TECH
07/17/2015 12:59 pm ET Updated Jul 17, 2015

Which Curse Words Are Popular In Your State? Find Out From These Maps.

Put your shades on. These words might burn.

We live in a country of swearers.

We swear at work, as well as home. Our politicians have dirty mouths too. Studies have even shown that cursing can reduce stress and be beneficial to our health.

The words we choose to use vary, however. These maps of the 48 contiguous U.S. states show where different swearwords are used: 

  • A positive z-score (orange clusters) represents U.S. counties where the word is relatively common, while a negative z-score (
    Jack Grieve
    A positive z-score (orange clusters) represents U.S. counties where the word is relatively common, while a negative z-score (blue clusters) represents areas where the word is less common. 
  • Jack Grieve
  • Jack Grieve
  • Jack Grieve
  • Jack Grieve
  • Jack Grieve
  • Jack Grieve
  • Jack Grieve
  • Jack Grieve

 

As shown in the maps above, the use of curse words across the 48 states follows regional patterns. A good old-fashioned "damn" is more common in Southern states along the coast, while people in urban areas love to drop the f-bomb. And who knew the "c-word" was so popular in New England?

The author of these "swearword maps" is Jack Grieve, a professor of forensic linguistics at Aston University in England, who published the maps on his Twitter on Thursday. Grieve has been working with Diansheng Guo at the University of South Carolina on a project to map dialectal variations using geo-coded tweets, as part of the Digging into Data Challenge.

For the swearword maps, specifically, Grieve used a corpus of almost 1 billion geo-coded tweets, amounting to almost 9 billion words, that were collected between October 2013 and November 2014.

Here's how Grieve explained the process of analyzing and putting the maps together: 

1. Sort all tweets by county.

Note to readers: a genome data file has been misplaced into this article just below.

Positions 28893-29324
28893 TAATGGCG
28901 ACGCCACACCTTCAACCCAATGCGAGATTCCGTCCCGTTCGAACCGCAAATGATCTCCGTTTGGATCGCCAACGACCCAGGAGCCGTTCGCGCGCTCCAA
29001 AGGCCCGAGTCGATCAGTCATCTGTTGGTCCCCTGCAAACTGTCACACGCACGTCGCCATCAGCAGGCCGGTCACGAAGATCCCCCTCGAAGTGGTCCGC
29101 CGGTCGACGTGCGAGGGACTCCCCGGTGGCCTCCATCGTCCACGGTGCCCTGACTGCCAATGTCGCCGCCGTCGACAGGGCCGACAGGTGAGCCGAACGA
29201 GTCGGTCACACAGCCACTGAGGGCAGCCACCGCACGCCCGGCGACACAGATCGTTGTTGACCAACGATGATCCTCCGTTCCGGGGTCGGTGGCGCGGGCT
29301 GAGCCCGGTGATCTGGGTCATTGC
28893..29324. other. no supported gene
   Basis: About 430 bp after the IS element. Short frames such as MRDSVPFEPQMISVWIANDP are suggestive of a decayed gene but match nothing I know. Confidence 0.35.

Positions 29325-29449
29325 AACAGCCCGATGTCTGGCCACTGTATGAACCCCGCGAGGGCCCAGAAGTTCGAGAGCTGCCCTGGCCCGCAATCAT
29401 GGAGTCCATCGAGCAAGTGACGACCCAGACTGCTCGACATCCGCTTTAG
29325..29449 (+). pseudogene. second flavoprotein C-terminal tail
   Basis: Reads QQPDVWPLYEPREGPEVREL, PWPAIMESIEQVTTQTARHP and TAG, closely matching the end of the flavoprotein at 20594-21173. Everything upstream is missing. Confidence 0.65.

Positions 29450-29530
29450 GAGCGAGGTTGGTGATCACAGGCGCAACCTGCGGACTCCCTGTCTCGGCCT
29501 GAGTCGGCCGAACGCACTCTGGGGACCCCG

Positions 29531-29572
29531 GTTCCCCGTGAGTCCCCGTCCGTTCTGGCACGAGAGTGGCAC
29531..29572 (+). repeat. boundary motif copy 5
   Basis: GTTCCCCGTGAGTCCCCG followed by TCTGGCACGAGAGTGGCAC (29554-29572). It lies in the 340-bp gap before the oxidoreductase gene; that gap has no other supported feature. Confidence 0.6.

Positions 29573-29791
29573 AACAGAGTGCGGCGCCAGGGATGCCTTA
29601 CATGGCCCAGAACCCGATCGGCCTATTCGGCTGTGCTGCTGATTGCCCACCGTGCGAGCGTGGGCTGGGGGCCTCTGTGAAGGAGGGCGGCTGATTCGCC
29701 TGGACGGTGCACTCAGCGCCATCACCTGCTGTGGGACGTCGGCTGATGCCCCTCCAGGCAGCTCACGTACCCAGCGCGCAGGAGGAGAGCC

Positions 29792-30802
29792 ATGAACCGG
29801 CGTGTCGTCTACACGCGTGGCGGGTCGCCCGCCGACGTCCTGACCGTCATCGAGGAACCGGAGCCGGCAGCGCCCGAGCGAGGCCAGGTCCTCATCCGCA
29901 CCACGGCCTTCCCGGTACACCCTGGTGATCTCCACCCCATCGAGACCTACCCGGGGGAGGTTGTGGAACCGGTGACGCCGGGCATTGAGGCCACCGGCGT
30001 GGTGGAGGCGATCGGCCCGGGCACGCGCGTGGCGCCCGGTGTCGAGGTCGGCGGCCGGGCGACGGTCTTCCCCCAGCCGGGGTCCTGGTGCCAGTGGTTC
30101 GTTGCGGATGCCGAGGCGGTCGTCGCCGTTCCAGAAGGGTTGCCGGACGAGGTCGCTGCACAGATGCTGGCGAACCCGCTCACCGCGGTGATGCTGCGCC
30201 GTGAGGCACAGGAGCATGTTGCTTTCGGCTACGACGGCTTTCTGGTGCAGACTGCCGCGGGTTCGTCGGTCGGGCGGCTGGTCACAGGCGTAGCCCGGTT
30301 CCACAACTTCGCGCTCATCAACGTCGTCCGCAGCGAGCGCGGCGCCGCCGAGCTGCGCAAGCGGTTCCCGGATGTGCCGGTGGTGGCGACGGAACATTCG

2. For any word (e.g. fuck) we measure its relative frequency in each county by diving the total number of occurrences of that word in that county by the total number of words in that county. In that way we control for variation in the number of tweets per county. Not doing something like this is the main problem with most Twitter based maps you'll find online. They end up just basically being population density maps.

3. We then take that raw map and use a hot spot analysis (a Getis-Ord Gi local spatial autocorrelation analysis) to identify underlying clusters. We do this because the maps tend to be pretty noisy, so this really helps for visualization and interpretation.

4. We then map the Getis-Ord z-scores to identify clusters. Specifically, a high z-score means that that county is in the midst of a region where that word is relatively common, a negative z-score means that that county is in the midst of counties where that word is less common.

 

"I just thought it was something people on Twitter would enjoy. And it's not really something I'd be looking at writing an academic paper about," Grieve told HuffPost in an email. "These maps really seemed to take off."

And, in case you were wondering, Americans also love "butts" more than "boobs." 

CLARIFICATION: This post has been updated to clarify that Grieve's maps include only the 48 contiguous states.

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